2. Don’t fall for diet fads like I did. I’m now wise enough to know that putting 900 calories of butter into my coffee isn’t doing me any fat loss favors.
  3. Always go for the goals that YOU want. I’ve learned to train and diet based on how I want my body to look and feel. If I want to get leaner, I’ll eat and train based on that. If I want to add strength then I’ll go for that. It might be selfish, but I don’t train a certain way because somebody else told me to.
  4. Reaching your goals doesn’t boil down to one single factor. Meaning just because you’re consistent you’ll achieve them. Your goals will require many factors such as hard work, effort, confidence, forgiveness, determination, level-headedness, openness and many others.
  5. Have fun with your training without sacrificing principles and results.
  6. Understand that you may have to do things at times that suck, are difficult and challenging, and test your limits. That’s ok. That helps to build character and can teach you a lot about yourself.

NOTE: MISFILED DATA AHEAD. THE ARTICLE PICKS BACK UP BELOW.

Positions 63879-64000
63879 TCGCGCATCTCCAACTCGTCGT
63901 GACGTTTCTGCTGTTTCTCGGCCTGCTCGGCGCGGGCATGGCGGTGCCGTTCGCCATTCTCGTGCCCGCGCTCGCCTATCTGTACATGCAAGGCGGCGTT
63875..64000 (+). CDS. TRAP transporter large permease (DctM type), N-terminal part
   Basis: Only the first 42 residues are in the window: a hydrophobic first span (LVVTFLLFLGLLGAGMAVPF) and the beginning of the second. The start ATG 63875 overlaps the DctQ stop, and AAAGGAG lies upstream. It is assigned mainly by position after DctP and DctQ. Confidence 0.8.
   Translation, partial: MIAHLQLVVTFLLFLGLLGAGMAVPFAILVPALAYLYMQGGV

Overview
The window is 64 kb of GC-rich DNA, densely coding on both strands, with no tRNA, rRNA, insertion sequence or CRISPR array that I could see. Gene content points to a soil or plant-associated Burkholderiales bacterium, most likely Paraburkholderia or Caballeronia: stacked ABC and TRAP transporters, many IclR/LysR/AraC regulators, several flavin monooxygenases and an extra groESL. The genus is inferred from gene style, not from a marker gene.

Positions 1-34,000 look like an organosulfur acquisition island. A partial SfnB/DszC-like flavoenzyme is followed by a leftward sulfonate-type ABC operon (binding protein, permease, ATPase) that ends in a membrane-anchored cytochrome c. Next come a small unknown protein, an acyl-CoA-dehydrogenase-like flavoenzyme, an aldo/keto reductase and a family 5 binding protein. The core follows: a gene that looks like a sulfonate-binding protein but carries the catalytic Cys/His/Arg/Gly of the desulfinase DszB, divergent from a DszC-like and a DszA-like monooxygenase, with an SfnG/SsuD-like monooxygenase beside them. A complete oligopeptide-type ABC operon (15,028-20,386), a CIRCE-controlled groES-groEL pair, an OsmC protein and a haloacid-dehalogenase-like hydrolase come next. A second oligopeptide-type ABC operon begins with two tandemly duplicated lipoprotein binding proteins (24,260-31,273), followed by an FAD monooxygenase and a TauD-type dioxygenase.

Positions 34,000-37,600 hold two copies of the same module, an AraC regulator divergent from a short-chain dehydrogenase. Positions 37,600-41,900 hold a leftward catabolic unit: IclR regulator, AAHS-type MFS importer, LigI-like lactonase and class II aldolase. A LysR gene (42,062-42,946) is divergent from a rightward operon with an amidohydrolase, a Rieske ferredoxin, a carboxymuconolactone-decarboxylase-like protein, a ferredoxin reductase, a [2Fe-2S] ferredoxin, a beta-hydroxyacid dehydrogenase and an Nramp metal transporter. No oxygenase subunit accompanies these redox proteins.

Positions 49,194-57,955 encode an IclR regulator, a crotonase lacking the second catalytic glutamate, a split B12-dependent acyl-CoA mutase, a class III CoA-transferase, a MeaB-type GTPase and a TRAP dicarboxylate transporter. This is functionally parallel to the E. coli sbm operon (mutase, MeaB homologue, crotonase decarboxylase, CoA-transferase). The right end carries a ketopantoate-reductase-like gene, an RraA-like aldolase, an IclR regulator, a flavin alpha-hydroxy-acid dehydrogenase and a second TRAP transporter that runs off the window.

7. Always strive to learn more. I know I am everyday.
  8. Don’t be afraid to fail. Be confident in yourself but never be afraid to take chances and go for what you believe in.
  9. Enjoy the journey.

I’ve certainly been fortunate to learn from THE best in the fitness industry. I’m sure I’m forgetting a lot of ‘things’ on my list and they’ll likely come to me as soon as I publish this.

Anyway, I hope my random thoughts have benefitted you in some way. *FYI I went over 28 ‘things’ so I hope you don’t mind ;)*

Here’s to your success and another 28 years of learning and growing.

And, because it’s still my birthday week, I’d like to give YOU a gift!

When you join my exclusive VIP area you’ll receive a free copy of my fat loss guide, ’10 Commandments of Fat Loss.’

Build Muscle. Lose Fat. Gain Strength.